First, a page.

Assignee is a person to whom a right is transferred by the person holding such rights under the transferred contract (the “assignor”). The act of transferring is referred to as “assigning” or “assignment” and is a concept found in both contract and property law.
Under contract law, when one party assigns a contract, the assignment represents both: (1) a transfer of rights; and (2) a delegation of duties. For example, if A contracts with B to teach B guitar for $50, A can assign this contract to C. Here, A has both: assigned A’s rights under the contract to receive the $50 to C, and delegated A’s duty to teach guitar to C. In this example, A is the “assignor” because he/she assigns the contract to C. A is also the “primary obligor,” meaning he/she will still be liable to B if C fails to teach B guitar. C is the “assignee,” since C is the party to whom A transfers the contract. C is also the “secondary obligor,” since he/she must perform the obligations to B. B is the ultimate recipient of the duty under the assignment, and is the “obligee.”
There are a few notable rules regarding assignments under contract law. First, if an individual has not yet secured the contract to perform duties to another, he/she cannot assign his/her future right to an assignee. That is, if A has not yet contracted with B to teach B guitar, A cannot assign his/her rights to C. Second, rights cannot be assigned when they materially change the obligor’s duty and rights. Third, the primary obligor can sue the assignee directly if the assignee does not perform the assigned duty. In guitar assignment example, if C does not teach B guitar, A can sue C for any liability that A incurs as a result of C’s failure to perform the assigned contract. Fourth, if the promised performance requires a rare genius or skill, then the primary obligor cannot assign the contract.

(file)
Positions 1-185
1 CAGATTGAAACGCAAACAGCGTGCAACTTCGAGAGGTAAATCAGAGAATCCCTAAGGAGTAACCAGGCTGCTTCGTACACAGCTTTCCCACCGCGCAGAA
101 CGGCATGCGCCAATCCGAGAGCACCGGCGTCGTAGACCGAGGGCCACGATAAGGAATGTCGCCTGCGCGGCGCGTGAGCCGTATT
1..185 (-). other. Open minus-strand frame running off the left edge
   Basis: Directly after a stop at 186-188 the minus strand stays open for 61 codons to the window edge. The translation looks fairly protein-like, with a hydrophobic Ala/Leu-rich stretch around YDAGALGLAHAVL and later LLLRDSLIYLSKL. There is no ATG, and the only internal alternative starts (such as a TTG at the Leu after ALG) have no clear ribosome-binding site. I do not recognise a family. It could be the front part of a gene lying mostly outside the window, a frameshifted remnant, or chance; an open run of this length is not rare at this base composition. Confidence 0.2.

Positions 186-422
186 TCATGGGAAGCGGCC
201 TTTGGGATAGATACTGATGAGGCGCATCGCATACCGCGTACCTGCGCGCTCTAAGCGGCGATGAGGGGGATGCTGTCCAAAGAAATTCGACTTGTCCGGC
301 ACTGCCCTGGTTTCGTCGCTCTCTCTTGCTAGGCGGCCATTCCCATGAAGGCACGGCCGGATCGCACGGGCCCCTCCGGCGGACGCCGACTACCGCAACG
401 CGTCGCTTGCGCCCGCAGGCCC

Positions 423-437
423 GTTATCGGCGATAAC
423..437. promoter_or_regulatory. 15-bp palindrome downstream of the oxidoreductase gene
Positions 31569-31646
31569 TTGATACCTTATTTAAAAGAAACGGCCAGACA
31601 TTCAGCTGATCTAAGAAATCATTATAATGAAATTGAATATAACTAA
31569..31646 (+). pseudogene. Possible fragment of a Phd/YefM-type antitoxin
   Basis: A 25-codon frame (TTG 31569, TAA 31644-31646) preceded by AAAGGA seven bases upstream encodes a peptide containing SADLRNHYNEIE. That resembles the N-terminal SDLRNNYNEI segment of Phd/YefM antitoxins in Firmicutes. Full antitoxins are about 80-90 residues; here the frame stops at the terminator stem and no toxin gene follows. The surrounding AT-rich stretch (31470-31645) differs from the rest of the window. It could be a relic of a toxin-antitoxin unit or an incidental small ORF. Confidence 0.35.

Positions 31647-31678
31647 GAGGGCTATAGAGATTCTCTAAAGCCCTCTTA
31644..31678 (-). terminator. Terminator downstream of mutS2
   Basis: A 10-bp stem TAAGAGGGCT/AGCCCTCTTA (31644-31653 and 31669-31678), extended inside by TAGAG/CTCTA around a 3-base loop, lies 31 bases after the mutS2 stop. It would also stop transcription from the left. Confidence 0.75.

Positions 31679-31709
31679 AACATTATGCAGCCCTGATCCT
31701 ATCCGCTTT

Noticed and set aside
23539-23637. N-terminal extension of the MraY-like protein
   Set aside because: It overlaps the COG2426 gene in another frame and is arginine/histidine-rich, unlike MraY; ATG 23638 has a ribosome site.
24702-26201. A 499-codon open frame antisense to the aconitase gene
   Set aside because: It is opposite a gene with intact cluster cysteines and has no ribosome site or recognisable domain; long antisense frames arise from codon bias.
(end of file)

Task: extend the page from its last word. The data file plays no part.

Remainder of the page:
Lastly, a related concept is novation, which is when the secondary obligor substitutes and releases the primary obligor. If novation occurs, then the primary obligor’s duties are extinguished under the contract. However, novation requires the obligee’s consent. In the guitar example, if A, B, and C agree to novation, then A would not be liable if C fails to teach B guitar.
Under property law, assignment typically arises in landlord-tenant situations. For example, A might be renting from landlord B but wants C, a new tenant, to take over the lease. In this scenario, A might be able to choose between assigning and subleasing the property to C. If assigning, A would be giving C the entire balance of the term, with no reversion to anyone. If subleasing, A would be giving C for a limited period of the remaining term. Significantly, under assignment, C would have privity of estate with the landlord, while under a sublease, C would not.
[Last updated in December of 2021 by the Wex Definitions Team]